Comparing antarctic and arctic stratiform mixed-phase clouds
Zhang, Damao — Pacific Northwest National Laboratory
Vogelmann, Andrew M. — Brookhaven National Laboratory
Area of research
Stratiform mixed-phase clouds—composed of a mixture of ice particles and liquid droplets—are prevalent at high latitudes and greatly impact the regional energy balance. However, climate models have difficulty simulating these clouds and need new observations for improvement. A new analysis compares polar mixed-phase cloud properties from an arctic and an antarctica site, spanning a wide range of environmental conditions.
Comparison of antarctic and arctic stratiform mixed-phase cloud properties reveals notable differences, which might be related to the differing amounts of turbulent mixing and atmospheric aerosol particulate concentrations. These observational findings can be used to test model simulations of polar stratiform mixed-phase clouds.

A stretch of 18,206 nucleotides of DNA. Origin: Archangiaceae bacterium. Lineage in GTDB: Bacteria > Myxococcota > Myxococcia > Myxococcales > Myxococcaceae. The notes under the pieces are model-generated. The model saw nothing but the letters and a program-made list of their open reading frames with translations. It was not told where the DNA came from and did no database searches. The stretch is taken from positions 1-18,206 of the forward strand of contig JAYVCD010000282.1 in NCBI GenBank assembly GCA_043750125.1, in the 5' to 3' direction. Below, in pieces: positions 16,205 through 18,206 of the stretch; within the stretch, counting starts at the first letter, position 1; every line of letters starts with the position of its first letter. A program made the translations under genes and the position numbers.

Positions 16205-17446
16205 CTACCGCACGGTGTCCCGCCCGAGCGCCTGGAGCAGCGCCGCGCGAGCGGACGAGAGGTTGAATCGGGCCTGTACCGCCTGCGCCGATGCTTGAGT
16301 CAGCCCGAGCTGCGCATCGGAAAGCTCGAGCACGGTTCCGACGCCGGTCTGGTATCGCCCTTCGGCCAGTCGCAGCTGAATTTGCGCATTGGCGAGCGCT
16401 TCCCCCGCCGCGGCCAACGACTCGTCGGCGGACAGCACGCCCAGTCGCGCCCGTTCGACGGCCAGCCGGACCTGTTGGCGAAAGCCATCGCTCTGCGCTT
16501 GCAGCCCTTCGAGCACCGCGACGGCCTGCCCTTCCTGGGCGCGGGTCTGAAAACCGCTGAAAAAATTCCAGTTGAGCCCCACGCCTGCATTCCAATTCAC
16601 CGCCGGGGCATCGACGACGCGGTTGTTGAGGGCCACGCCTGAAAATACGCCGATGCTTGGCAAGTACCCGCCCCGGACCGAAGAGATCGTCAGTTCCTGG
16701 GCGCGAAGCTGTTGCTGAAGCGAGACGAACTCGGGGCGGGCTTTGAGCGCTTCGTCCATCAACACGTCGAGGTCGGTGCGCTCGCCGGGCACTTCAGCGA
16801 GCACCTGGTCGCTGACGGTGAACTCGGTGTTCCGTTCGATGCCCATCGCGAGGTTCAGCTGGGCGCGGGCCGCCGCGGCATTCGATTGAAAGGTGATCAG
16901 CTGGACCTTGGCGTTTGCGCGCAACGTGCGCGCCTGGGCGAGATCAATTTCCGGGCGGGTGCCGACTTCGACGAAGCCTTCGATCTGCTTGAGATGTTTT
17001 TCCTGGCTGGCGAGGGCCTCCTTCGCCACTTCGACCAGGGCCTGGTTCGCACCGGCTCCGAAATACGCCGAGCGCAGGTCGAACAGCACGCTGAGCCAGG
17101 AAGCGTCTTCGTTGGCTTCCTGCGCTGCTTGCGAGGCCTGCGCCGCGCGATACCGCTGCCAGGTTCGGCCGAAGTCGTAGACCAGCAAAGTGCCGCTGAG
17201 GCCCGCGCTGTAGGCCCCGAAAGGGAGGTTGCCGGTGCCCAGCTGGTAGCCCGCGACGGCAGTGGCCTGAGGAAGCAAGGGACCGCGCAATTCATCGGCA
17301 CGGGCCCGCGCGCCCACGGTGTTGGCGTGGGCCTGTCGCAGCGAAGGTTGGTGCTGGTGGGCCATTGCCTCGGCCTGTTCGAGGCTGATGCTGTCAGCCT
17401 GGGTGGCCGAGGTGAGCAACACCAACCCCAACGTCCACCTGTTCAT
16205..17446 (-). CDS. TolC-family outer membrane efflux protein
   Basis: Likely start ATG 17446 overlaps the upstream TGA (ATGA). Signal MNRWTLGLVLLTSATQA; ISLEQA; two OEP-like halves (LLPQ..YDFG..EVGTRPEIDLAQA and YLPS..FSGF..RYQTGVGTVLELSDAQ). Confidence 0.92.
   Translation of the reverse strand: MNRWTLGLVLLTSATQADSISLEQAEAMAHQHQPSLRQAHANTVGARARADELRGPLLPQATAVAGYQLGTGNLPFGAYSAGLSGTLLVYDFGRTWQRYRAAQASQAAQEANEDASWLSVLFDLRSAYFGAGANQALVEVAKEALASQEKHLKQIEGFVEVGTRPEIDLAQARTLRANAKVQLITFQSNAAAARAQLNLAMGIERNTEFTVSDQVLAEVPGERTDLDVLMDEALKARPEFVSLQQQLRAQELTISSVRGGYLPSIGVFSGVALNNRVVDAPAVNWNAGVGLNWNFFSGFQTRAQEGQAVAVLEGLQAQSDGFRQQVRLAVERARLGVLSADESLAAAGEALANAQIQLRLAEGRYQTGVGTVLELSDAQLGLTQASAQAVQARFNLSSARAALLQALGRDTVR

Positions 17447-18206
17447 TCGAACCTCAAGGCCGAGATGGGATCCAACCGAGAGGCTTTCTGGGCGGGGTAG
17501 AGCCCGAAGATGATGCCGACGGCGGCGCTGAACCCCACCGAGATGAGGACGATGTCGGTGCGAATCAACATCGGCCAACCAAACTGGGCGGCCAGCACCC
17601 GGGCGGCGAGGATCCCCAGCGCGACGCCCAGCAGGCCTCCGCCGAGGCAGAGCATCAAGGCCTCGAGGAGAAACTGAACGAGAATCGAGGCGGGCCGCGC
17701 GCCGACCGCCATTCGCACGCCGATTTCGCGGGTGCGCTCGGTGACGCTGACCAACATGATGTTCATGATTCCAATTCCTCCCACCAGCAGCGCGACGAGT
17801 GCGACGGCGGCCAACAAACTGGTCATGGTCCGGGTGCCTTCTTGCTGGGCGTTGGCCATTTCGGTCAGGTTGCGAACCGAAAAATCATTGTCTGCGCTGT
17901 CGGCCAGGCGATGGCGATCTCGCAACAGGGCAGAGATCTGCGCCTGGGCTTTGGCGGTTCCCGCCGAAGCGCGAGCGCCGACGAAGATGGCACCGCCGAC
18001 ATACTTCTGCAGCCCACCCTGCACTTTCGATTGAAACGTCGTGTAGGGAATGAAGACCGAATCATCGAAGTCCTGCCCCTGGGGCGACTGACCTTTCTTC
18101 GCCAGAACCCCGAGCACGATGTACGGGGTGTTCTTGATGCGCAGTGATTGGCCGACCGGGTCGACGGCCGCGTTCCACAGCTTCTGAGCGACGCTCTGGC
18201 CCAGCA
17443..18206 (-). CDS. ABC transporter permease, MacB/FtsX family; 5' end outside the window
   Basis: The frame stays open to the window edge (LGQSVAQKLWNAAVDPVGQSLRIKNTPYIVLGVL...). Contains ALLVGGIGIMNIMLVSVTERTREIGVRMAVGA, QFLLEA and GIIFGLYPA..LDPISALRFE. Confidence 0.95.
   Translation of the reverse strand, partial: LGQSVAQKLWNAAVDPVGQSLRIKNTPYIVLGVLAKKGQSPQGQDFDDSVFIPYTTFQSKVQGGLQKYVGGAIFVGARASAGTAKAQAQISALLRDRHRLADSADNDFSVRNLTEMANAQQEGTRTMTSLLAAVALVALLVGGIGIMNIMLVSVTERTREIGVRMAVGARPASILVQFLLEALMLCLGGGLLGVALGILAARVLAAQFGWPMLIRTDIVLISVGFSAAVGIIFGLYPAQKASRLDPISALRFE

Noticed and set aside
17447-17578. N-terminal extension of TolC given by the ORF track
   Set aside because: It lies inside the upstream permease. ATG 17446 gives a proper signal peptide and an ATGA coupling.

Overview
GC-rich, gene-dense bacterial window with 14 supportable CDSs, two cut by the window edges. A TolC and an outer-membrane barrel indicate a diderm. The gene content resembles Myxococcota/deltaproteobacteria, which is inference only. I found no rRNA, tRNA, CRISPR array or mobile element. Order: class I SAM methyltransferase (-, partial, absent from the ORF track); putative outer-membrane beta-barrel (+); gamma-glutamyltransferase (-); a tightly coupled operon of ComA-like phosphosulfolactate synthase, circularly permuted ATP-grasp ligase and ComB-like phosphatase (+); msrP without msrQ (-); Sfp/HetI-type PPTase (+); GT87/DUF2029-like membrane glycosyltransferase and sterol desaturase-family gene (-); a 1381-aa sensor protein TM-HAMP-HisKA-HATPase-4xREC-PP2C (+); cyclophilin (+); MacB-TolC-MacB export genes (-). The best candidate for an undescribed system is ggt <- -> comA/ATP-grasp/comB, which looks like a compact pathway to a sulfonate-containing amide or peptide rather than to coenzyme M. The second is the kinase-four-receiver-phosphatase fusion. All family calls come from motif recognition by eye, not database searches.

Atmospheric Radiation Measurement (ARM) ground-based remote-sensing measurements of mixed-phase cloud properties are compared from McMurdo Station, Antarctica, during the ARM West Antarctic Radiation Experiment (AWARE) campaign, and from the Utqiaġvik site in Northern Alaska. Single-layered, stratiform mixed-phase clouds at McMurdo are higher and colder, and have thinner liquid-dominated layer depth, thicker ice layer depth, and smaller liquid water paths than at Utqiaġvik. These clouds at Utqiaġvik usually occur within the boundary layer, but at McMurdo they are often well above the boundary layer, suggesting that their maintenance mechanisms could differ. The fraction of cloud mass composed of supercooled liquid (SLF) decreases as temperature decreases but with some nuances. SLFs are dramatically lower at temperatures close to ‑15 °C where planar crystals grow quickly, suggesting that temperature-dependent growth regimes of ice habits play an important role in the liquid/ice mass partitioning in mixed-phase clouds. SLFs at McMurdo tend to be greater than at Utqiaġvik for a given temperature warmer than ‑25 °C because clouds at McMurdo have smaller ice water paths. This difference might be related to differing aerosol concentrations and chemical compositions between the two sites.